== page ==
Conference Coverage

Ketamine infusions may be helpful in central sensitization pain syndromes



– Ketamine infusions are a reasonable option for patients with central sensitization pain syndromes, Jay Joshi, MD, said at the annual PAINWeek.

This disparate group of disorders includes pain experienced by both the body and mind: anxiety and depression, complex regional pain syndrome, opioid-induced hyperalgesia, phantom limb pain, fibromyalgia, and PTSD. In trained hands, ketamine infusions can benefit all of them, often providing the first relief for patients frustrated by years of seeking help for a medical disorder that has no obvious physical cause, said Dr. Joshi, CEO and medical director of the National Pain Centers in Vernon Hills, Ill.

Central sensitization is a CNS response to pain, often chronic, that results in increased neural activity or an increased response to stimuli that wouldn’t normally be interpreted as pain. The root causes can be peripheral injury, persistent inflammation, or neural injury.

“Central sensitization is produced by increases in excitability and reduction in inhibitory transmission, which may produce a persistent enhancement of pain sensitivity,” Dr. Joshi said. These changes include increased glutaminergic signaling – the target of ketamine’s action as an N-methyl-D-aspartate (NMDA) receptor blocker.

By blocking glutamate reuptake and increasing it in the synapse, ketamine “resets the hyperalgesia hyperexcitatory pathway that’s been stuck in this ‘on’ position,” Dr. Joshi said in an interview. “As a selective NMDA receptor antagonist, ketamine seems to be binding to a subreceptor that’s responsible for the symptoms that patients with these syndromes experience. Other NMDA receptor antagonists don’t give the same results. By turning off the signal, we’re giving the nervous system a chance to reset” and return to a more normally functioning state.

“Even though these people have had an injury and aren’t functioning normally, they still have normal neural pathways that can perceive sensation correctly,” he added.

Ketamine is only approved as an injectable anesthetic, but has been gaining popularity as a treatment for depression and other psychiatric disorders, as well as pain. Reports have been so positive that the Food and Drug Administration is considering approval of a ketamine-based nasal spray – esketamine – that’s being developed by Johnson & Johnson. The company reported positive phase 3 data during the May meeting of the American Society of Clinical Psychopharmacology.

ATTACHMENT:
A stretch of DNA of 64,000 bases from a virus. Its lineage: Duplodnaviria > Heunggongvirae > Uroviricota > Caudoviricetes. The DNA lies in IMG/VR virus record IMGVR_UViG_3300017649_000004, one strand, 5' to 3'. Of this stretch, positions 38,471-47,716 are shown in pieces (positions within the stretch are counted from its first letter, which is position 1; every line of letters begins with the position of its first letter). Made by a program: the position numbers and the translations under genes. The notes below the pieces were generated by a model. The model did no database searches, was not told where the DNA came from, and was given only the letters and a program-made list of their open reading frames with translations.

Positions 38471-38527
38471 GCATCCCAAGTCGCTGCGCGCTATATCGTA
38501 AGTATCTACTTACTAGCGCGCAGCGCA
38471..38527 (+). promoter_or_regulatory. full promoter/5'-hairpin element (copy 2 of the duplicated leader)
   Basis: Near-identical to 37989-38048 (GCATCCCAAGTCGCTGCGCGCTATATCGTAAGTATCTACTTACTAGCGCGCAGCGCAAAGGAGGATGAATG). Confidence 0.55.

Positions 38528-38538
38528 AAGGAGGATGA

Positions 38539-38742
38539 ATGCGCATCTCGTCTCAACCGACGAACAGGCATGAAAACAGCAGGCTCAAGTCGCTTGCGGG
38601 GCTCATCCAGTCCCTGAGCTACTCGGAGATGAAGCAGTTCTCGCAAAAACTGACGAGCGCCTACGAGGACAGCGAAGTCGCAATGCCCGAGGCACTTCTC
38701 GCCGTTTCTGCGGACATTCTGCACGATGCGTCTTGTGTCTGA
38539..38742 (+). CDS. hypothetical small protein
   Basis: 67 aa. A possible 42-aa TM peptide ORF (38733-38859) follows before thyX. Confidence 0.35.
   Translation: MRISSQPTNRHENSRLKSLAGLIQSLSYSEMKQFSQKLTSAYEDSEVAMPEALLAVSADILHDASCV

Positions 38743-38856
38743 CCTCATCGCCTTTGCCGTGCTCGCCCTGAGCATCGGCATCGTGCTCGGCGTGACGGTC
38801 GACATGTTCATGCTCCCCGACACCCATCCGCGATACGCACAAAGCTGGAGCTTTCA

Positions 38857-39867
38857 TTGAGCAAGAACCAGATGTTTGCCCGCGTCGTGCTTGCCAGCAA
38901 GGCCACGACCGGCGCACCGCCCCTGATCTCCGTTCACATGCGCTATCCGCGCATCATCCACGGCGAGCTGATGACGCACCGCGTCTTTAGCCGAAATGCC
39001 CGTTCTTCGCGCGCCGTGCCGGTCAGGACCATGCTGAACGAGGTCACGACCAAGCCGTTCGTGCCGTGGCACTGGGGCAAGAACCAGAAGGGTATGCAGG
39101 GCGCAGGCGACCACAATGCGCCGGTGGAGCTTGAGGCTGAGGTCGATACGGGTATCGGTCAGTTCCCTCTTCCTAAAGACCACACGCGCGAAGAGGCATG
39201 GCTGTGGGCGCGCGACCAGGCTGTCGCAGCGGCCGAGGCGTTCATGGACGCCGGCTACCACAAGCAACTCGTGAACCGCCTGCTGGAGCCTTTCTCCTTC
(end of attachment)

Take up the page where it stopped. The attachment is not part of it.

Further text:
When paired with an oral antidepressant, and compared with a placebo spray, esketamine significantly increased the number of responders and remitters and decreased relapses. Based on these results, and three other positive phase 3 studies, Johnson & Johnson submitted for FDA approval in September 2018.

Anecdotal reports of significant relief of chronic pain associated with ketamine have made pain another attractive off-label use, despite a paucity of high-quality data. In July 2018, a consortium of the American Society of Regional Anesthesia and Pain Medicine, the American Academy of Pain Medicine, and the American Society of Anesthesiologists published evidence-based guidelines for the drug’s use in chronic pain (Reg Anesth Pain Med. 2018 Jul;43[5]:521-46). Overall, the panel found weak evidence supporting its use for most conditions, except for moderate evidence for complex regional pain syndrome.

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